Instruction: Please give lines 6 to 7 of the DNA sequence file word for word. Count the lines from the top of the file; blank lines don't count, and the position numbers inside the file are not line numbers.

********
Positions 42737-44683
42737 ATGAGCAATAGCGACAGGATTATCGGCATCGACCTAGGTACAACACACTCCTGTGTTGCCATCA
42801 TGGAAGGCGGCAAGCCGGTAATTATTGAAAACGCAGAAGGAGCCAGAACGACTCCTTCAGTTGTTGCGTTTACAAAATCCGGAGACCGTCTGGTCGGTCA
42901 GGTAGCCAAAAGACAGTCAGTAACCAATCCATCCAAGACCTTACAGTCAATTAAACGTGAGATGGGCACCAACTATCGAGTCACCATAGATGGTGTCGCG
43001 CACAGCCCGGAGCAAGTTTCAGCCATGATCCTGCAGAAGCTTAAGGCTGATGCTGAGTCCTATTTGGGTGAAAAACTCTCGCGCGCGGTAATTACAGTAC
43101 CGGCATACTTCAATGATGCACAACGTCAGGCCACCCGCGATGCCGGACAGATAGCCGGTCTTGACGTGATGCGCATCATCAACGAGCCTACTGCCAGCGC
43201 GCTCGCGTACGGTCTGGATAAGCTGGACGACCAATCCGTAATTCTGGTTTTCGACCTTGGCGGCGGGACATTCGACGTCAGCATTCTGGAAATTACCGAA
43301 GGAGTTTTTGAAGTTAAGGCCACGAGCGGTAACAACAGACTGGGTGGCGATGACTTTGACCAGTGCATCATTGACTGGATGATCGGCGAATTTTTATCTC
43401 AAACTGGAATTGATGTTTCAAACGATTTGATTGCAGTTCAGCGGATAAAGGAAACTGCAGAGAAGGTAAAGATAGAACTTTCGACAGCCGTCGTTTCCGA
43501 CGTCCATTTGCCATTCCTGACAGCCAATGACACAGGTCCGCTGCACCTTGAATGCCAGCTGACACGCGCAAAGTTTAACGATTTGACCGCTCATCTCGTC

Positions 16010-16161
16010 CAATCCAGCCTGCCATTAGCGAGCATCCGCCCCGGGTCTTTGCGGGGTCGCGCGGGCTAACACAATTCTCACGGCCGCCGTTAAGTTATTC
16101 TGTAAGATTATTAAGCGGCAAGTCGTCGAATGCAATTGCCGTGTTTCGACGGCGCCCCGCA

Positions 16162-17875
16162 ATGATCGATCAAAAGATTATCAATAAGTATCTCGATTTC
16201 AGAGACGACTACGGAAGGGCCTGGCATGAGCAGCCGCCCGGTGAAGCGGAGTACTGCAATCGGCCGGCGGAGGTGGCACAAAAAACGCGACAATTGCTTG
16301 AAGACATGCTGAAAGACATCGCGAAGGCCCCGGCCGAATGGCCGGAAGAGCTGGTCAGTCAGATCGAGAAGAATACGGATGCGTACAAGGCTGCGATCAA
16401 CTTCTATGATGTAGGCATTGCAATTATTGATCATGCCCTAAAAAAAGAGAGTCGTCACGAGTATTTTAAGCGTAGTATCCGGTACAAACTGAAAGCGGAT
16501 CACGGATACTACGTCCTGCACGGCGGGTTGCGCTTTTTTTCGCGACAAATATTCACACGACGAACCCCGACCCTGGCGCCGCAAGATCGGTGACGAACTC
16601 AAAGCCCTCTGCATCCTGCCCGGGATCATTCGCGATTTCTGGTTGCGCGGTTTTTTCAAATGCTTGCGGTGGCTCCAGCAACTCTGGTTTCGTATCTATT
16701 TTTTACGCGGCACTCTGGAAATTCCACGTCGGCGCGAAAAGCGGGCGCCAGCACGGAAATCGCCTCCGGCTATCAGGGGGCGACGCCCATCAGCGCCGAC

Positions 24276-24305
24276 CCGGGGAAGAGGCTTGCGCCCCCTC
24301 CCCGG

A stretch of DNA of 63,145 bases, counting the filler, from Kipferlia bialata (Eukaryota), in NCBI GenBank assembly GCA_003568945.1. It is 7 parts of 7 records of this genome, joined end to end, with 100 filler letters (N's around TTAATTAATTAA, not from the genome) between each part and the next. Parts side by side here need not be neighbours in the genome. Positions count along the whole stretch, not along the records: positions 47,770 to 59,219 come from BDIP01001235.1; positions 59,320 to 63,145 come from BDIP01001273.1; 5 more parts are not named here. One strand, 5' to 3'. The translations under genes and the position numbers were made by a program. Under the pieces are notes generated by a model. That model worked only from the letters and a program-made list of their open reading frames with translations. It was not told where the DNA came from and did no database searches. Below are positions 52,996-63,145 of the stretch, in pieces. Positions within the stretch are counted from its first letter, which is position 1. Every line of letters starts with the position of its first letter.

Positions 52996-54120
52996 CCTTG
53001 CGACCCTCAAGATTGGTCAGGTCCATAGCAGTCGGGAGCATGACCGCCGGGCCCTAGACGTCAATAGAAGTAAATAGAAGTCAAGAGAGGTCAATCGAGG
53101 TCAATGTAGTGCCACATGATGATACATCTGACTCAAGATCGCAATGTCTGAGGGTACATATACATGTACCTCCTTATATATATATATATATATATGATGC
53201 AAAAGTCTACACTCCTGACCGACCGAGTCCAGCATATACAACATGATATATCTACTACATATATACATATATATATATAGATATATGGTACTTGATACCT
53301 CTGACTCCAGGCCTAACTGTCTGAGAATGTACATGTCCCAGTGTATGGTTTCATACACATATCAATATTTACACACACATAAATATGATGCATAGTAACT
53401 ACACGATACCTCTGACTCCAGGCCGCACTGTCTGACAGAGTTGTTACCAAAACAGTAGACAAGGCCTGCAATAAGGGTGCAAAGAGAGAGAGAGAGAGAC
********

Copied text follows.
43101 CGGCATACTTCAATGATGCACAACGTCAGGCCACCCGCGATGCCGGACAGATAGCCGGTCTTGACGTGATGCGCATCATCAACGAGCCTACTGCCAGCGC
43201 GCTCGCGTACGGTCTGGATAAGCTGGACGACCAATCCGTAATTCTGGTTTTCGACCTTGGCGGCGGGACATTCGACGTCAGCATTCTGGAAATTACCGAA